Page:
Learn how to make scrambled eggs like a pro on the stovetop. I’m sharing a few simple tips for creating a creamy soft texture or fluffy tender curd. The techniques are easy, but the small details make a significant difference.
Table of Contents
- When to salt
- Should you add water or milk in scrambled eggs?
- The best way to whisk the eggs
- Pan selection
- Pan size
- Cooking with butter vs. oil
- How to make creamy soft scrambled eggs
- How to make fluffy scrambled eggs
- Seasoning and adding mix-ins
- What to serve this with
- How to Make Scrambled Eggs (2 Ways!) Recipe
I love digging into a big plate of fluffy scrambled eggs to start the day. Each serving contains protein and other nutritional benefits. It seems easy enough right, just whisk, stir, and cook. But there’s some finesse involved to achieve a soft and creamy texture. Just a few degrees of heat can have a big impact.
Many factors can instantly change the taste. Do you keep the eggs pure, or add in liquid like milk? When do you salt? How often do you stir, and how hot should the pan be? Don’t worry. After dozens of tests, here’s my insights for perfect scrambled eggs, any way you like it.
When to salt
Add salt when whisking the eggs to dissolve them better. I use about ⅛ teaspoon (0.5 grams) of salt per large egg. I prefer it on the saltier side. However, you can reduce it down to 1/16 teaspoon per egg, which is about a pinch. Salt enhances the savory flavor of the eggs, but more is happening.
A small amount of salt helps the curds become more moist and tender. When dissolved in the eggs, salt becomes charged ions. This environment makes coagulation, the changing from liquid to solid, happen faster at lower temperatures. However, it also acts as a buffer, preventing the proteins from packing too close together and squeezing out moisture [source].
Should you add water or milk in scrambled eggs?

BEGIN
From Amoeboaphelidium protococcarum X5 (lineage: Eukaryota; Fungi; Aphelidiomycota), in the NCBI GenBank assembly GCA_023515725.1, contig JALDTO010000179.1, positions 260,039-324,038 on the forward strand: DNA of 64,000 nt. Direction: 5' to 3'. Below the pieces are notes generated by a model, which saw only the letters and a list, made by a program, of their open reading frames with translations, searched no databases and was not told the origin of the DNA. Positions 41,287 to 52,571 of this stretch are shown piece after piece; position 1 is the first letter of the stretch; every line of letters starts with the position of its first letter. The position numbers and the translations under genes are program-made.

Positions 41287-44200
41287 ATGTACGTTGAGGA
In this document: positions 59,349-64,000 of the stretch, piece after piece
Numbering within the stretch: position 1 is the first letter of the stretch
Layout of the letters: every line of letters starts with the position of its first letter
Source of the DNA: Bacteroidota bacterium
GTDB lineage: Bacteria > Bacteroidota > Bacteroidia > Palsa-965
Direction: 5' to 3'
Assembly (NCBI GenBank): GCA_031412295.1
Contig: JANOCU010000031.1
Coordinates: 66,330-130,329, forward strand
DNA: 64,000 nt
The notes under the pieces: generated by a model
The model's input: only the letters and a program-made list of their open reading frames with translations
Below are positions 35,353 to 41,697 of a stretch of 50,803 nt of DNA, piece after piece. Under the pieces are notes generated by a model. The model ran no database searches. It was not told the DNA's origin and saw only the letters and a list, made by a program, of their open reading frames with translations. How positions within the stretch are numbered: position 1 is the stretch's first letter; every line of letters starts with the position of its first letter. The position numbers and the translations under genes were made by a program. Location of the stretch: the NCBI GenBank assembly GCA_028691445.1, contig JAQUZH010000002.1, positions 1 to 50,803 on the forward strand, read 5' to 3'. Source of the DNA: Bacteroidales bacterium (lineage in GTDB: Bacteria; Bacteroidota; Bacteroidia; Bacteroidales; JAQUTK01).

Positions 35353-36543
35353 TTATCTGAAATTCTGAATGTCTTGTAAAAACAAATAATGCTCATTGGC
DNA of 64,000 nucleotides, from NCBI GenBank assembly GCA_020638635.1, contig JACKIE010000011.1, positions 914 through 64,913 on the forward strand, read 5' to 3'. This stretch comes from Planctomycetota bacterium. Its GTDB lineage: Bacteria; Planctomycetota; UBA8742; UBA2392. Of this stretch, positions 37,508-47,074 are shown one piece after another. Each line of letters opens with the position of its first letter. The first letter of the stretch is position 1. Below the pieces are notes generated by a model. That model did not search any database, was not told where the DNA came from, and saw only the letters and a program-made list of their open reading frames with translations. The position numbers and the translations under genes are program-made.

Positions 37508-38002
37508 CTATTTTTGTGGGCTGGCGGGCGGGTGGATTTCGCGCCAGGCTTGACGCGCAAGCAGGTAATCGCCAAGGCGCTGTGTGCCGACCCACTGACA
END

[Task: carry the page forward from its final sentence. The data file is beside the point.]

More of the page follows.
Adding in a small amount of liquid like water or milk prevents the proteins in eggs from bonding too tightly together. When used in moderation, this yields softer, moist eggs.
If you decide to use a fat-containing ingredient like milk, it will add extra richness if you like a more decadent texture. One downside is that the liquid could dilute the flavor. If you are a purist, leave it out. I recommend 1 teaspoon of liquid (2 teaspoons max) per 1 large egg to try.
The best way to whisk the eggs
The egg yolk and whites have different compositions. Both contain water and proteins, but the yolk also has fat. Proper whisking ensures a homogenous mixture and helps dissolve any salt added. Use a bowl that’s at least medium in size to allow for movement. Use a side-to-side motion to whisk.
This direction makes it easy to quickly move your hand back on fourth, while also providing the most shear force. I find this technique makes the most stable emulsions for dressings and a quick batch of whipped cream. But don’t over whisk eggs because it can cause air bubbles that deflate, making them less fluffy. Just whisk until it looks consistent in appearance.
A nonstick pan is your best friend for making scrambled eggs. The extra surface coating allows for the easy stirring of the uncooked egg without getting stuck. The aluminum construction is also a good heat conductor, which quickly warms up.
A cast iron skillet works fine, but it takes a little longer to heat, and you’ll need to grease it well to prevent sticking. A rubber spatula works like a charm to scrape the pan’s sides and bottoms to create gorgeous curds.